Not much, that’s an important factoid from Robert Poole’s Rethinking America’s Highways.
Those who allege that “highways are subsidized” make misleading comparisons. They go to federal highway statistics tables that include all roads, including local streets, and total up federal, state, and local government funding for all those categories of roadway. They then compare that annual total with the amount of money that federal and state governments raise from highway user taxes. The fairly large difference, they say, shows that general taxpayers heavily subsidize highways. But since it is well known that local streets and roads are not paid for out of fuel tax revenues, that conclusion is preordained. By contrast, if the comparison is limited to highways—the type of road that is supposed to be funded by highway user taxes—most studies find that users pay 80 to 100 percent of highway costs via those dedicated taxes.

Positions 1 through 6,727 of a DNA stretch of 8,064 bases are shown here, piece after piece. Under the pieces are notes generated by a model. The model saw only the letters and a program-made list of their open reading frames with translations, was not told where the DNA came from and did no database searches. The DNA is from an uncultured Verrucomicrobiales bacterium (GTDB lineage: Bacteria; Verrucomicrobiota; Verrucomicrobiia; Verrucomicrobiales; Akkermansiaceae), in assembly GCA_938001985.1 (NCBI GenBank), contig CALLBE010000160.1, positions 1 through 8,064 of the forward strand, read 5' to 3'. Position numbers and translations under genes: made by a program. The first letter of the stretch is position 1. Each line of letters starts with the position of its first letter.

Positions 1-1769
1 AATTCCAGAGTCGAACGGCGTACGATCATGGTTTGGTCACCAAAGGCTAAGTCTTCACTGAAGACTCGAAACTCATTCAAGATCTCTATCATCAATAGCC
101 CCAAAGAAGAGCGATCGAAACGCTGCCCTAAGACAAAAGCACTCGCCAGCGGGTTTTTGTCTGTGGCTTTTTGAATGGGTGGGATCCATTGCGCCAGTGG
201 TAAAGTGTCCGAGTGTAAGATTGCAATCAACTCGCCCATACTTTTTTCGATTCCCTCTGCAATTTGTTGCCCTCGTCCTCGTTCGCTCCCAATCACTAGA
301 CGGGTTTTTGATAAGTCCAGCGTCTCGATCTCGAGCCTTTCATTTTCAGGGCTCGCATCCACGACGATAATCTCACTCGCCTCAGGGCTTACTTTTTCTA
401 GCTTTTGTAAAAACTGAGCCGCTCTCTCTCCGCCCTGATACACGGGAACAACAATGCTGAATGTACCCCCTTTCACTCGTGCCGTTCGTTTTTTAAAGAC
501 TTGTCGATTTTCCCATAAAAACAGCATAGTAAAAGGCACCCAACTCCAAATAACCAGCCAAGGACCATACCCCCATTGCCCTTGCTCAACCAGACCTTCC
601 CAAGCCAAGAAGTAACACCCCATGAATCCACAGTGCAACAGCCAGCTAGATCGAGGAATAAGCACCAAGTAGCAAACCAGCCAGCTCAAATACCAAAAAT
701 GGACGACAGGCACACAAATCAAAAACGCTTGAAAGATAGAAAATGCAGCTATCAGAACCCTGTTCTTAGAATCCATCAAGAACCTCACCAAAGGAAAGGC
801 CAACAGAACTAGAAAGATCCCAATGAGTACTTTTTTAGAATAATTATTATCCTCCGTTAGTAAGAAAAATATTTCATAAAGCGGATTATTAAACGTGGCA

How many other public goods are between 80% to 100% funded by users? Imagine a transit agency that recouped as much as 80% of its cost from ticket fares. Unfortunately, this is actually breaking down for highway funding as vehicles become more fuel-efficient. Poole, who is the director of transportation policy and Searle Freedom Trust Transportation Fellow at the Reason Foundation, has some ideas about how to better fund transportation infrastructure. That’s what his book is about, and I’ll share some more of his insight next week.
Eric Shierman lives in Salem and is the author of We were winning when I was there.